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By Melanie Joosten.
Published on the VCOSS Voice on 28 March 2017.
Picture a man whose adult son moves back home and exposes him to drug abuse and aggressive verbal attacks.
Now think of a woman who sells her home and moves in with her daughter’s family, only to find she’s expected to do all the cooking, cleaning and childminding for the extended family, and to pay for their renovations.
And there’s also that woman whose husband has been violent and controlling for over fifty years of marriage.
These are all examples of elder abuse, a term used to describe abuse of an older person by any person of trust. It could be a family member, friend, neighbour or carer, and may include physical, financial, psychological, social and sexual abuse. Neglect can also constitute abuse.
While it’s difficult to say how often elder abuse occurs in Australia, global estimates suggest up to 14% of older people are victims. Elder abuse can have serious consequences. As well as direct effects such as physical injury or financial hardship, it can cause stress, depression and anxiety.
Elder abuse can shorten your life, too. People who experience elder abuse have an increased susceptibility to illness and can be more likely to die early.
As a form of family violence, elder abuse most often occurs within the home or family, and is usually perpetrated by an adult son or daughter against their ageing parent. It includes intimate partner violence which may be the result of a new relationship or a continuation of a lifetime’s exposure to violence.
But while it’s encouraging to see the Victorian Government formally recognise elder abuse as a form of family violence, as part of broad reform to the family violence sector, the unique drivers and conditions that lead to elder abuse must be taken into consideration when devising prevention and intervention measures.
For example, while gender inequity is recognised as driving family violence, elder abuse is largely a result of ageism and the marginalisation of older people. Ageist stereotypes and assumptions about the capabilities of older people can be disempowering and takes away older people’s agency and power. This is borne out when older people may be expected to give up control of their finances, allow their children to make decisions for them, or move into an aged care facility rather than live alone.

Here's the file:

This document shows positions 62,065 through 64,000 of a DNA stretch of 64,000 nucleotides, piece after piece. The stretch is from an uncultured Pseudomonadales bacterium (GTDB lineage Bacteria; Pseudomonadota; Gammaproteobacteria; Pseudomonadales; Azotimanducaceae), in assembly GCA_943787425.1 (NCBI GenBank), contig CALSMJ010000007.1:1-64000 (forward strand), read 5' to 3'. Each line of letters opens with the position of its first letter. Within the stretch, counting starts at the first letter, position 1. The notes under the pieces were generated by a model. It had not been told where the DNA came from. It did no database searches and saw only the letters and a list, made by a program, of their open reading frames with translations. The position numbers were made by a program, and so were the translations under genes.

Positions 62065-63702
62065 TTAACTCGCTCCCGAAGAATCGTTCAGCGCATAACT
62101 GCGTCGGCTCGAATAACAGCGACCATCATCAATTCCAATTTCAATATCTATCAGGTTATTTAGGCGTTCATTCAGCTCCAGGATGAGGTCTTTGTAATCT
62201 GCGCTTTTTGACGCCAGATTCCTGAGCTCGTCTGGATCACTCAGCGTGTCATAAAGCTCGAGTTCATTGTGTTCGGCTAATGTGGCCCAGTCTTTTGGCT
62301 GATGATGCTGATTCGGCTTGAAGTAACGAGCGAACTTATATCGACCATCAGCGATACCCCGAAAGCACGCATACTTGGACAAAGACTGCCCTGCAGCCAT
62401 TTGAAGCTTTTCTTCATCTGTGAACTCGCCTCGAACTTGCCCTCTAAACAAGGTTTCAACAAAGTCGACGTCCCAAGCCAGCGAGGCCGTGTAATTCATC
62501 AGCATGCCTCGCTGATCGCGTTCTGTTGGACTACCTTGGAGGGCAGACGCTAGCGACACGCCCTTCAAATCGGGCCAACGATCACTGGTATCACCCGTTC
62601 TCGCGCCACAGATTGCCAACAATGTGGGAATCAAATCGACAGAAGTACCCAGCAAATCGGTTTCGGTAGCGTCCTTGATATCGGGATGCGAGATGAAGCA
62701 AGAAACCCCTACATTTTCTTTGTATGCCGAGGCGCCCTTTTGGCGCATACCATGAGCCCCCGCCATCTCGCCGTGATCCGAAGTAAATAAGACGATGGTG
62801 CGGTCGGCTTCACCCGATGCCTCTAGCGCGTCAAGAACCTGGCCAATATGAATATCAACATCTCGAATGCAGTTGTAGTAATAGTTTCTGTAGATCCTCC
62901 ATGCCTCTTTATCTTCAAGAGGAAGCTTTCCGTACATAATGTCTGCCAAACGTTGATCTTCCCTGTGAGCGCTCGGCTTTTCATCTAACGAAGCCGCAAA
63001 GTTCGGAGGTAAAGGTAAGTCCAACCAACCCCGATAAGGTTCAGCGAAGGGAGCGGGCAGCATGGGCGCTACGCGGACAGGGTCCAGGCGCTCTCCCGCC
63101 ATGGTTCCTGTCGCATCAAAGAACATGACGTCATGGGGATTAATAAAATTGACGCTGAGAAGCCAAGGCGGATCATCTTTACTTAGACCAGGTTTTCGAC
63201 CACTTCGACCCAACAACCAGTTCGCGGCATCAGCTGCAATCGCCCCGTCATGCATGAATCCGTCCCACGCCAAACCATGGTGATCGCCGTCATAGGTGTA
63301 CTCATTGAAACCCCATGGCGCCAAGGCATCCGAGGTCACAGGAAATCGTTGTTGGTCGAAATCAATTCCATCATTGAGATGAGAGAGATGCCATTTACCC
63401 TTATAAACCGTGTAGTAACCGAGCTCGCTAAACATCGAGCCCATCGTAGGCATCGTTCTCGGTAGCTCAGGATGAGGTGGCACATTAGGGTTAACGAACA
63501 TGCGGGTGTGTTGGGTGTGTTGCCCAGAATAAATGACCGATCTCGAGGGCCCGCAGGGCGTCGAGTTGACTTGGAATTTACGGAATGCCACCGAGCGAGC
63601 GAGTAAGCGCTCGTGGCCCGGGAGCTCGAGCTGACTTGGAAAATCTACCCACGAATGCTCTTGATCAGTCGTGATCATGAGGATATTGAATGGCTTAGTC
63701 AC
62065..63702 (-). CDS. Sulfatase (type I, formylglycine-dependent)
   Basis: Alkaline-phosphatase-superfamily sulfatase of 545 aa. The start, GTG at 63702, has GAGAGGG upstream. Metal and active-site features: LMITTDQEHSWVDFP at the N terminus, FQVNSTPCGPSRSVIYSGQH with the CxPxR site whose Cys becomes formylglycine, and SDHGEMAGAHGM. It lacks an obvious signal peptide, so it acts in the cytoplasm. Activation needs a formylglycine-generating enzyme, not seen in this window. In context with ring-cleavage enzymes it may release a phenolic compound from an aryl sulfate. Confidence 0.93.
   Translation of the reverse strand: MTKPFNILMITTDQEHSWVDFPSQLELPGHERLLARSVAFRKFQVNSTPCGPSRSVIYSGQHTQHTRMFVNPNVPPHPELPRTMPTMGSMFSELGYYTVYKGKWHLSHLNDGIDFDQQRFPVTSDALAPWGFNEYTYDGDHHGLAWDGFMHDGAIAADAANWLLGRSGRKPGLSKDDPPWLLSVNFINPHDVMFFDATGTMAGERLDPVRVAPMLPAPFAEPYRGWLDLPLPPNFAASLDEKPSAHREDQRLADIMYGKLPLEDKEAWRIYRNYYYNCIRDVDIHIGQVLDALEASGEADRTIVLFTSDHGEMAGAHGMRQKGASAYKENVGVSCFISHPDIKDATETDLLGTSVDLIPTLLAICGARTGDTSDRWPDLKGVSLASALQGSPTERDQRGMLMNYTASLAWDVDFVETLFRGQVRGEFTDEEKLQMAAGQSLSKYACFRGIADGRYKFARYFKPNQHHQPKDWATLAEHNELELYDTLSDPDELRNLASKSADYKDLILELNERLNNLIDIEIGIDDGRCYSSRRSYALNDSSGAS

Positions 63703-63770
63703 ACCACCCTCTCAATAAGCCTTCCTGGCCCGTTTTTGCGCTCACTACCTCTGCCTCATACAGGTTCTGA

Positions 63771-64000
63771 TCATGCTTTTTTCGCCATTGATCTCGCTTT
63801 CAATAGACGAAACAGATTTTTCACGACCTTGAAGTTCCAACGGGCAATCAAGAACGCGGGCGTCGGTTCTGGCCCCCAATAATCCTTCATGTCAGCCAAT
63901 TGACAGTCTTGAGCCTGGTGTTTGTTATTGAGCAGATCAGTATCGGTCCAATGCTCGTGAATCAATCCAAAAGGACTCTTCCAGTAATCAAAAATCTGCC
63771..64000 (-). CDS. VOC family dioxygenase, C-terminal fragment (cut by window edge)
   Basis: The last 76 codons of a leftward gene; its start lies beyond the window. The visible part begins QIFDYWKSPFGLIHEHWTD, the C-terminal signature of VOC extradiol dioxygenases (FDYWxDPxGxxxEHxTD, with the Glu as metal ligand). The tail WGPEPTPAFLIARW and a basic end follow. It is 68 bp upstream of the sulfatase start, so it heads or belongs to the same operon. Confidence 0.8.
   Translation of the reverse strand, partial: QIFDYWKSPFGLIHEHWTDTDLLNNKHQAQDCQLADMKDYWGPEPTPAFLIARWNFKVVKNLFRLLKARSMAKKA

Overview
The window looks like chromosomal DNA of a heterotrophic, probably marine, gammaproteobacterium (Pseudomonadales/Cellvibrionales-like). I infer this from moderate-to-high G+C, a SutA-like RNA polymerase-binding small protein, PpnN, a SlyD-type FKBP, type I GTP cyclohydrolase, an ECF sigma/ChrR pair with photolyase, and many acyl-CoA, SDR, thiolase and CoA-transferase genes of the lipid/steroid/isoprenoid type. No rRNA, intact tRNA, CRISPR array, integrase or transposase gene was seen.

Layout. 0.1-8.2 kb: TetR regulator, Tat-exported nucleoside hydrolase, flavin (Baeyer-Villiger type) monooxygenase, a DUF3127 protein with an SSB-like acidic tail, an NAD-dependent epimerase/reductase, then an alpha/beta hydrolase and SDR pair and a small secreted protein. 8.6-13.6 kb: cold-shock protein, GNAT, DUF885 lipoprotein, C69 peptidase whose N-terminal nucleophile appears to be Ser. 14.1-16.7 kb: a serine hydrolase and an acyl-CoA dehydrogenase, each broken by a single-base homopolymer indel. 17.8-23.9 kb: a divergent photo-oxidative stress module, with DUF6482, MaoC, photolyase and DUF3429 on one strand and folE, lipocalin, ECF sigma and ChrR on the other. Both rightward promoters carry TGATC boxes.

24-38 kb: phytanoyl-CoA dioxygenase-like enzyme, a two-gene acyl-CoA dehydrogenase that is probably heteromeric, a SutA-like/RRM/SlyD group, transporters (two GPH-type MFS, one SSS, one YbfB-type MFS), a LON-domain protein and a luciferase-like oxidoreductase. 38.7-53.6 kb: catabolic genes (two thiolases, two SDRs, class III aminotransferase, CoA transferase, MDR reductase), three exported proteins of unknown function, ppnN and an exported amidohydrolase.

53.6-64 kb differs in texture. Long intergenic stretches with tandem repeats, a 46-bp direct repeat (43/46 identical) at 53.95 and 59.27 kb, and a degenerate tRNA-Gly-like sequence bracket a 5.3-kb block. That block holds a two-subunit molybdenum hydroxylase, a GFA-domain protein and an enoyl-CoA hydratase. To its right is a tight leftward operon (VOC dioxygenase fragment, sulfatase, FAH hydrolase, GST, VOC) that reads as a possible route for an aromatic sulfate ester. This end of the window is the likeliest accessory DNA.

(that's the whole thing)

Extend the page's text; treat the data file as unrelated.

Men experience elder abuse too, although as a consequence of the compounding factors of ageism and gender inequity, and because women tend to live longer, women report abuse 2.5 times more often than men.
Like people of any age, older people form a diverse group. Older people who belong to one or more disadvantaged groups may face increased difficulties in responding to elder abuse as a result of compounded layers of disadvantage.
There are many ways of supporting and empowering older people to help them avoid elder abuse.
Sometimes older people enter into ‘assets for care’ arrangements with family members where care and assistance will be provided to the older person in return for money or property. At other times older parents find themselves giving financial assistance to adult children or providing them with accommodation. The use of written rather than verbal agreements can help ensure these kind of arrangements are fair to all parties and can be useful if the relationship breaks down.
Ageist stereotypes and assumptions about the capabilities of older people can be disempowering and takes away older people’s agency and power.
While financial abuse is the most common type of elder abuse, multiple types of abuse often occur together. Addressing elder abuse can often involve considering an older person’s wishes and their needs regarding their relationship with family members, physical and mental health, income and assets, housing, and other supports.
This means there is a role for everybody to play in identifying and combatting elder abuse: health services, financial institutions, law enforcement, support agencies, legal services, aged and community care providers. Each engagement with an older person is an opportunity to assess our own assumptions and stereotypes about age and better understand the rights and autonomy of older people.
Professionals also need to be better trained so they can recognise the risk factors of abuse and know what to do.
While many health and community sector workers may be aware that some older people are reliant on the perpetrator of abuse for their care needs, which can make it difficult to seek help, it’s also crucial to understand that many perpetrators are dependent on their older parents too – for housing, money and other support.
This demonstrates only one of the many complexities of elder abuse.
As the Victorian Government goes about reforming the family violence sector, it’s critical it also continues to consider older women as victims and survivors of intimate partner violence, and also older men and women who experience elder abuse.
This article is licensed under a Creative Commons Attribution-Noncommercial CC BY-NC 3.0
Melanie Joosten is a Policy Officer at Seniors Rights Victoria (Council on the Ageing)